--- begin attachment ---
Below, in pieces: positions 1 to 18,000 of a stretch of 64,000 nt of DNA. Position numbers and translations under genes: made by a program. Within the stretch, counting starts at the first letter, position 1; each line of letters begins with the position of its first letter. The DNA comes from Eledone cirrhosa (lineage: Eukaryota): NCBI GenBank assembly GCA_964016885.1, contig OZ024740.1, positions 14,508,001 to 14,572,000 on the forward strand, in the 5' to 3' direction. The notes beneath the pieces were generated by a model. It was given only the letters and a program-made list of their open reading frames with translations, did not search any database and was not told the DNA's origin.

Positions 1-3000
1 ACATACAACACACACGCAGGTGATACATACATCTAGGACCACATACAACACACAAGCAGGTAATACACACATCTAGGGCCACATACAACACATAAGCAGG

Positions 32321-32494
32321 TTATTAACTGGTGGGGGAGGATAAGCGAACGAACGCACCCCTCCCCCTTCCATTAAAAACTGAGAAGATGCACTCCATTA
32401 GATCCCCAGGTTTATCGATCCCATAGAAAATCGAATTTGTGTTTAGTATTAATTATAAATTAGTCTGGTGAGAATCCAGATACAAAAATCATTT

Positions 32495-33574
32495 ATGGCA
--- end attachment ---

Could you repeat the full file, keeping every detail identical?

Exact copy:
Below, in pieces: positions 1 to 18,000 of a stretch of 64,000 nt of DNA. Position numbers and translations under genes: made by a program. Within the stretch, counting starts at the first letter, position 1; each line of letters begins with the position of its first letter. The DNA comes from Eledone cirrhosa (lineage: Eukaryota): NCBI GenBank assembly GCA_964016885.1, contig OZ024740.1, positions 14,508,001 to 14,572,000 on the forward strand, in the 5' to 3' direction. The notes beneath the pieces were generated by a model. It was given only the letters and a program-made list of their open reading frames with translations, did not search any database and was not told the DNA's origin.

Positions 1-3000
1 ACATACAACACACACGCAGGTGATACATACATCTAGGACCACATACAACACACAAGCAGGTAATACACACATCTAGGGCCACATACAACACATAAGCAGG

Positions 32321-32494
32321 TTATTAACTGGTGGGGGAGGATAAGCGAACGAACGCACCCCTCCCCCTTCCATTAAAAACTGAGAAGATGCACTCCATTA
32401 GATCCCCAGGTTTATCGATCCCATAGAAAATCGAATTTGTGTTTAGTATTAATTATAAATTAGTCTGGTGAGAATCCAGATACAAAAATCATTT

Positions 32495-33574
32495 ATGGCA